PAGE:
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The Colorado Trail Durango, Colorado is host to one of the most famous contiguous trails in the state, the Colorado Trail.  This monster winds its way from Denver to Durango covering almost 500 miles through some of the most amazing back country in America.  The trail was conceived in 1973 and in 1987 the final sections were linked together making it complete. Now hundreds of people throughout the state can enjoy being in the outdoors and have access to recreational activities along its paths (The Colorado Trail Foundation, 2011). How long is the Colorado Trail? Many people ask how far the trail is and how long it will take to hike or  ride from Denver to Durango and the short answer is, "it depends".  It depends on trail management, course modifications, weather conditions and much more.  But in general it is about 486 miles for hikers and about 540 miles for mountain bikers (The Colorado Trail Foundation, 2013). The average elevation gain for hikers is 89,354 feet from beginning to end.  The average hiker can complete the trek supported in about four to six weeks and mountain bikers can hammer it out in about ten to fourteen days.  There is a mountain bike race where competitors have completed the entire trip in four days (Colorado Trail Race, 2011)!  Crazy! Why travel from Denver to Durango? People also ask why it is more popular to travel from Denver to Durango and not the reverse.  While you can travel west to east if you like the answer to the question is, SNOW. The high mountain snowpack tends to melt off earlier to the east and some sections can be impassable if it has not had a chance to melt.  It tends to linger in the mountains and one of the highest points that you cross is Coney Summit which is a heart pounding 13,200 feet!  This summit is located on segment 22 of CT near Lake City.  Coney Summit is part of the San Juan Mountain Range which generally tend to melt off later in the season than the mountains closer to Denver.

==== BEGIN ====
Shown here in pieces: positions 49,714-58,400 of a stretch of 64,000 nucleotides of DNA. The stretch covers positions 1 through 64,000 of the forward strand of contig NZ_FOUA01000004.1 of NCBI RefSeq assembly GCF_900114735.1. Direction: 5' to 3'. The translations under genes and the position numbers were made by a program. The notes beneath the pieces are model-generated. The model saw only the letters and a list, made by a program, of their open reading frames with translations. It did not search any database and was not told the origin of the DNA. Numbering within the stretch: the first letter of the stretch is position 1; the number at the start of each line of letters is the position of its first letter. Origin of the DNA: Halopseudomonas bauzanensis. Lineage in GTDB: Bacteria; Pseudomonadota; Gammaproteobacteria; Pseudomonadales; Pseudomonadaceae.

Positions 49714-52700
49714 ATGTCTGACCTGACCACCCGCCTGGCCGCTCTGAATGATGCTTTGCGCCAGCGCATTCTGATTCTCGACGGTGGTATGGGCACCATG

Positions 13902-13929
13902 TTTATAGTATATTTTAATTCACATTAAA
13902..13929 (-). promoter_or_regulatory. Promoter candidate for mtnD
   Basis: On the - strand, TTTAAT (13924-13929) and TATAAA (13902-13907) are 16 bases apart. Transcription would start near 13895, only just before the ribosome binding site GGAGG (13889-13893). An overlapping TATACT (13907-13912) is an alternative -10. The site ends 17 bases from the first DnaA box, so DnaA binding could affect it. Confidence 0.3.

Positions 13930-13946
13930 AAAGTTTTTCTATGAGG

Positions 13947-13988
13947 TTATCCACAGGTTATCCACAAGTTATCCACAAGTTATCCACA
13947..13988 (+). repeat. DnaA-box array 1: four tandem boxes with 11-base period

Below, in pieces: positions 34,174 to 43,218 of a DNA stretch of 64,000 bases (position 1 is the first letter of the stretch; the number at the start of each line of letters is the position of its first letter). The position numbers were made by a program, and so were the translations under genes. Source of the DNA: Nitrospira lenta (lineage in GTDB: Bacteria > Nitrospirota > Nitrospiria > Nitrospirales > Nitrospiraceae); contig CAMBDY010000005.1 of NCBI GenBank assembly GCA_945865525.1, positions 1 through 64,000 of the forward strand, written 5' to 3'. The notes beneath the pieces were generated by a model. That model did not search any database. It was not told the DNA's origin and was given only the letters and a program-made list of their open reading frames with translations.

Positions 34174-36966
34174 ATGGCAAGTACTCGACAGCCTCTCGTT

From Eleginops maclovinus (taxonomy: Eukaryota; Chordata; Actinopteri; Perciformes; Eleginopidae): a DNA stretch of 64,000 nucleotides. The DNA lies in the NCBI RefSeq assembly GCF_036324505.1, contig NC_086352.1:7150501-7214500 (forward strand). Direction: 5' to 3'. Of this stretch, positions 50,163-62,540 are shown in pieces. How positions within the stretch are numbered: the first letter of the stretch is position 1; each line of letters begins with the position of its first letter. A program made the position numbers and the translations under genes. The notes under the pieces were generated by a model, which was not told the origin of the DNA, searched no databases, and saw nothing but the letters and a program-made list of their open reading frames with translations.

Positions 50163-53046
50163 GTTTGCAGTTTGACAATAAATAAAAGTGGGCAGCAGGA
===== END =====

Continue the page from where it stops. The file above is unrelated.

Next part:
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Colorado Trail’s 28 Segments: Due to its immense size, the entire trail from Denver to Durango has been divided into 28 segments to help with trip planning, management and more.  Convenient access points to the trail originally determined where segments would begin and end.  Most of the 28 segments can be hiked within a day or two with a light pack.  This immense trail traverses across several national forests, wilderness areas, towns and even major highways.  If you are planning to make a trip of the entire trail, the Official Guidebook of the Colorado Trail Foundation is a very valuable resource offering good in-depth descriptions of every segment from Denver all the way to Durango.  This book is also very useful for day hikes and short pack trips.